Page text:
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The Democrats will convene in Boston late this month to officially pronounce John Kerry their man-who-would-be-president. The party’s national convention is sure to spotlight not just the senator from Massachusetts, but the politics of his home state and perhaps the wider “liberal” Northeast. In 1988, the first President Bush waged a winning rhetorical campaign against his Democratic rival, “the Massachusetts liberal,” then-governor Michael Dukakis. In those days, Republicans were fond of branding Massachusetts as “Taxachusetts.” This year, partisans of the second President Bush may favor the taunt that the Bay State, which recently legalized same-sex marriage, should now be called “the Gay State.”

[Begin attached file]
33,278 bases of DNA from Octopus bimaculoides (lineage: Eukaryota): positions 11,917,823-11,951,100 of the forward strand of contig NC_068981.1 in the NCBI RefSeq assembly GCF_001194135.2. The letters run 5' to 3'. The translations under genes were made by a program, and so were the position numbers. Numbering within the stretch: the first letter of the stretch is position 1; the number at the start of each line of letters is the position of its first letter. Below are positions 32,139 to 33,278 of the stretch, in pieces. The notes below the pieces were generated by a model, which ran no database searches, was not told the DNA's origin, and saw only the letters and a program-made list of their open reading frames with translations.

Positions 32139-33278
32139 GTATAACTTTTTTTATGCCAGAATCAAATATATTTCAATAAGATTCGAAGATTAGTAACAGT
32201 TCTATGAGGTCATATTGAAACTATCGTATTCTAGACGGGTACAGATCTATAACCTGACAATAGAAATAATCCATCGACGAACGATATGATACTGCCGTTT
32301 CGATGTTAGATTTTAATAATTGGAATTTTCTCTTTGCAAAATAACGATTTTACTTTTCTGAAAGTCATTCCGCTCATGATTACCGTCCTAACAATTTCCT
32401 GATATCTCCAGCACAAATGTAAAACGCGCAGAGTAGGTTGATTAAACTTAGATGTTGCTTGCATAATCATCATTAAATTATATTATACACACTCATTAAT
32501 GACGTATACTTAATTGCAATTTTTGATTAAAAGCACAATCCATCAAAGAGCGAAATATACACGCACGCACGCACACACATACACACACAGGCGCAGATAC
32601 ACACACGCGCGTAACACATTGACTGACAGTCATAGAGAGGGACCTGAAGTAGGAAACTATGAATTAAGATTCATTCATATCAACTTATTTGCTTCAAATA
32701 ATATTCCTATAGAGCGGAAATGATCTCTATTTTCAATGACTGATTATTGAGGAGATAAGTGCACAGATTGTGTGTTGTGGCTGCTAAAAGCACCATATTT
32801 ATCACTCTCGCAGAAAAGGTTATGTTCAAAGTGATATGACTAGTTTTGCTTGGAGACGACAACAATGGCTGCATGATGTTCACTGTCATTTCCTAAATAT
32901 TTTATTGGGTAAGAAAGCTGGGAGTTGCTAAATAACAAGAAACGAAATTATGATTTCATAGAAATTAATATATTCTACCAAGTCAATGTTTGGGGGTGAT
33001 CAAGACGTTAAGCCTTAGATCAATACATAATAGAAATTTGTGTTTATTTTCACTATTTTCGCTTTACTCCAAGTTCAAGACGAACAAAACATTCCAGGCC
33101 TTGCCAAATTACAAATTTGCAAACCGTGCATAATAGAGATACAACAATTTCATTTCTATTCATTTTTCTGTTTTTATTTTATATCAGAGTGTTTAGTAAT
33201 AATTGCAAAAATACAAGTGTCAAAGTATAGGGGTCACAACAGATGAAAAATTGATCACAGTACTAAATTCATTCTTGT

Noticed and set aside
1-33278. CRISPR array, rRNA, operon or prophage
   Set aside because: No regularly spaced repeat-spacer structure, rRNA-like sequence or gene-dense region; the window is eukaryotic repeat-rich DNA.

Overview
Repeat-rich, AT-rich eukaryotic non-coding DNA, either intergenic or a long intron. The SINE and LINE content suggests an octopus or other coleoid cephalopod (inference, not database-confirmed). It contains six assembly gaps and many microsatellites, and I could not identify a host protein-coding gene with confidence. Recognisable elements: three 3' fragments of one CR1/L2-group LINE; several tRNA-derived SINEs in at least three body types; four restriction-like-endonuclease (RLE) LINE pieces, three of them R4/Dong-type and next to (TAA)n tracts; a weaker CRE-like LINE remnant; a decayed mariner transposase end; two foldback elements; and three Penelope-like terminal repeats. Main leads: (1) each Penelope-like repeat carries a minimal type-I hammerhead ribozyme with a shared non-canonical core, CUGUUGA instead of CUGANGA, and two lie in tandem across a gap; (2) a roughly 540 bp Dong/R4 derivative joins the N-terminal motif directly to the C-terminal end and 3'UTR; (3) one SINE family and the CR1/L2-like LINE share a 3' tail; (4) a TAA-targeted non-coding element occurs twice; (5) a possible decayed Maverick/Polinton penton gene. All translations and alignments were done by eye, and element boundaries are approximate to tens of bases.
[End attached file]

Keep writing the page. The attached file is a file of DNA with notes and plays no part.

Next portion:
These are anxious times for defenders of traditional family norms, and Massachusetts is serving as a national magnet for profamily angst. During the ill-fated struggle to keep marriage licenses out of homosexual hands, a cavalry of family-values advocates, hailing from organizations with constituencies chiefly in the South, camped out in Boston and demonstrated at the statehouse. Many will return for the July 26-29 Democratic National Convention, undoubtedly hoping to highlight the contrast between Kerry and George W. Bush, between the (divorced) liberal from a presumably antifamily state and the Texas champion of time-honored values.

There is at least one thing askew in this picture. By arguably the leading...

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About the Author

William Bole is a journalist and co-author, with Bob Abernethy, of The Life of Meaning: Reflections on Faith, Doubt, and Repairing the World.